1. Top three AL wild-card contenders win behind dominant starting pitching, putting bottom three contenders on the brink
Just a game separated the top three teams in the American League wild-card race heading into Saturday's action. That still remains true heading into Sunday, as each of those three teams -- the Rays, Indians and Rangers -- won behind dominant performances by their starting pitchers. It also helped that two of those starters handed a loss to a wild-card rival in the process.
In Florida, Alex Cobb struck out 12 Orioles over eight scoreless innings before giving up a single run with one out in the ninth on Chris Davis' first triple of the year and a subsequent RBI single by Adam Jones. Davis was the first Oriole to reach third base in the game and the first to reach second since the first inning. Cobb, who dominated the Rangers in his last start and is now 4-1 with a 2.73 ERA in eight starts since coming off the disabled list in mid-August, retired 12 men in a row from the end of the first through the fifth and allowed just five base runners (three singles and two walks) through his first eight innings. Fernando Rodney closed out the Rays' 5-1 win, which kept Tampa Bay atop the AL wild-card standings.
Later in the evening, Matt Garza, in what was arguably his best start as a Ranger, echoed Cobb's performance in Kansas City, albeit with fewer strikeouts. Garza allowed just five base runners (four hits, one walk) over eight scoreless innings before giving up a leadoff home run to Eric Hosmer in the bottom of the ninth and giving way to Joe Nathan, who nailed down the Rangers 3-1 win. Prior to Hosmer's home run, Garza allowed just two baserunners past first base, Jarrod Dyson on a two-out triple in the fifth and Alcides Escobar on a one-out double in the eighth. Both were stranded without advancing.
The Rangers' win proved crucial given the Rays and Indians had already won by the time Nathan recorded the final out. Cleveland also didn't allow a run until the ninth inning, though starter Scott Kazmir only threw seven of those scoreless innings. He, too, allowed just five base runners (four hits, one walk) and came close to rivaling Cobb with ten strikeouts, though he had the benefit of facing the Astros. After giving up a leadoff single, Kazmir didn't allow another base runner until the fifth, matching Cobb by recording twelve straight outs in between, and never did allow a runner to reach third base. The Astros' lone run in Cleveland's 5-1 win came on a Chris Carter home run off Joe Smith with two outs in the top of the ninth.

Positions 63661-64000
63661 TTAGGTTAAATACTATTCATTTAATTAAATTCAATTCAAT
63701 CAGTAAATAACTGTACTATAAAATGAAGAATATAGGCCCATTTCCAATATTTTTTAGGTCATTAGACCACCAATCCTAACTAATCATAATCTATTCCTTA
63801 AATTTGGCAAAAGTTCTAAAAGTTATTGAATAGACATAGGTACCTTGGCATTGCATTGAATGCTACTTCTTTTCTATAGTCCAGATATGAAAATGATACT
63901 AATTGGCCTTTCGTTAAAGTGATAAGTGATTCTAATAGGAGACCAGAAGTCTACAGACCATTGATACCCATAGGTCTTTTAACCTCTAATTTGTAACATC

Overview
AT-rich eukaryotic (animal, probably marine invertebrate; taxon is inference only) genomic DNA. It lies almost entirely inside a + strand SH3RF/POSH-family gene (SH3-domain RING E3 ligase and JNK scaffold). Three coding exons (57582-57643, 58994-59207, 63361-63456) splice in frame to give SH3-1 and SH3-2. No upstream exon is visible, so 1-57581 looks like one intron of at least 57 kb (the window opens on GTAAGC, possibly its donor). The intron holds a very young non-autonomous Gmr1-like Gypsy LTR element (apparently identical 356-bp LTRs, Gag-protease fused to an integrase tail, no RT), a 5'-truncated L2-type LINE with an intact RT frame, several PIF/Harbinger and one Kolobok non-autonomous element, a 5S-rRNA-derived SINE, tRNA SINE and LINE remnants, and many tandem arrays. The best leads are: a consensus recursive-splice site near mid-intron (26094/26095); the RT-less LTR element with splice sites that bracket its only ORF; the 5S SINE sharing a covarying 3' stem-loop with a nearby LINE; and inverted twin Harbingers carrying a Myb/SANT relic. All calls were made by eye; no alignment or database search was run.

Those three wins combined to push the Orioles and Royals 3 1/2 games behind Cleveland for the second wild-card spot. Those two teams have matching 81-73 records and are now three games back in the loss column with just eight games left to play. It's probably safe to count both of them out at this point, particularly the Orioles, who will face the Red Sox on the season's final weekend.
The same is true of the Yankees despite Ivan Nova's valiant shutout of the Giants on Saturday. Nova struck out seven against just one walk and didn't allow a runner to reach third base all game. In fact, he didn't allow the Giants to advance any of the seven base runners he allowed, only two of whom doubled. The performance was Nova's second career shutout, the first of which came Aug. 31, and moved the Yankees a half-game ahead of the Orioles and Royals, whom they had trailed by that margin Saturday morning. However, the Yankees are also three games behind Cleveland in the loss column with just seven left to play and thus have also become an afterthought in this race.
Pitching was the story of the day on Saturday, and that proved true in the National League as well, as A.J. Burnett struck out 12 while holding the Reds to two early-inning runs over seven solid innings in Pittsburgh. The Pirates tied up the game on a two-run Russell Martin home run in the bottom of the second and broke that tie in the sixth after Homer Bailey issued a leadoff walk to Andrew McCutchen, fired a wild pickoff throw that tipped of Joey Votto's glove that sent McCutchen to third, and walked Justin Morneau. Marlon Byrd and Pedro Alvarez brought both runners home with a sacrifice fly and a single.
The Pirates took that 4-2 lead into the ninth, and when the bullpen door opened to reveal the man assigned to get the final three outs, it was not Mark Melancon, who blew saves in each of his last two appearances, who emerged, but All-Star closer Jason Grilli. Grilli had been relegated to set-up duty since returning at the start of the month from a flexor tendon strain that had forced him to the disabled list less than a week after the All-Star Game, but Pirates manager Clint Hurdle had announced before the game that Grilli would get the save opportunity, if there was one, on Saturday night. Hurdle also said he would take the decision as to whether or not to use Melancon or Grilli in that role "day by day." Grilli gave up a leadoff single to Ryan Ludwick, but it took him just five more pitches to get Jay Bruce to ground into a double play and Zack Cozart to groundout for his first save since July 21. Given that trim, ten-pitch performance, I'm guessing that Grilli will get the next save opportunity as well.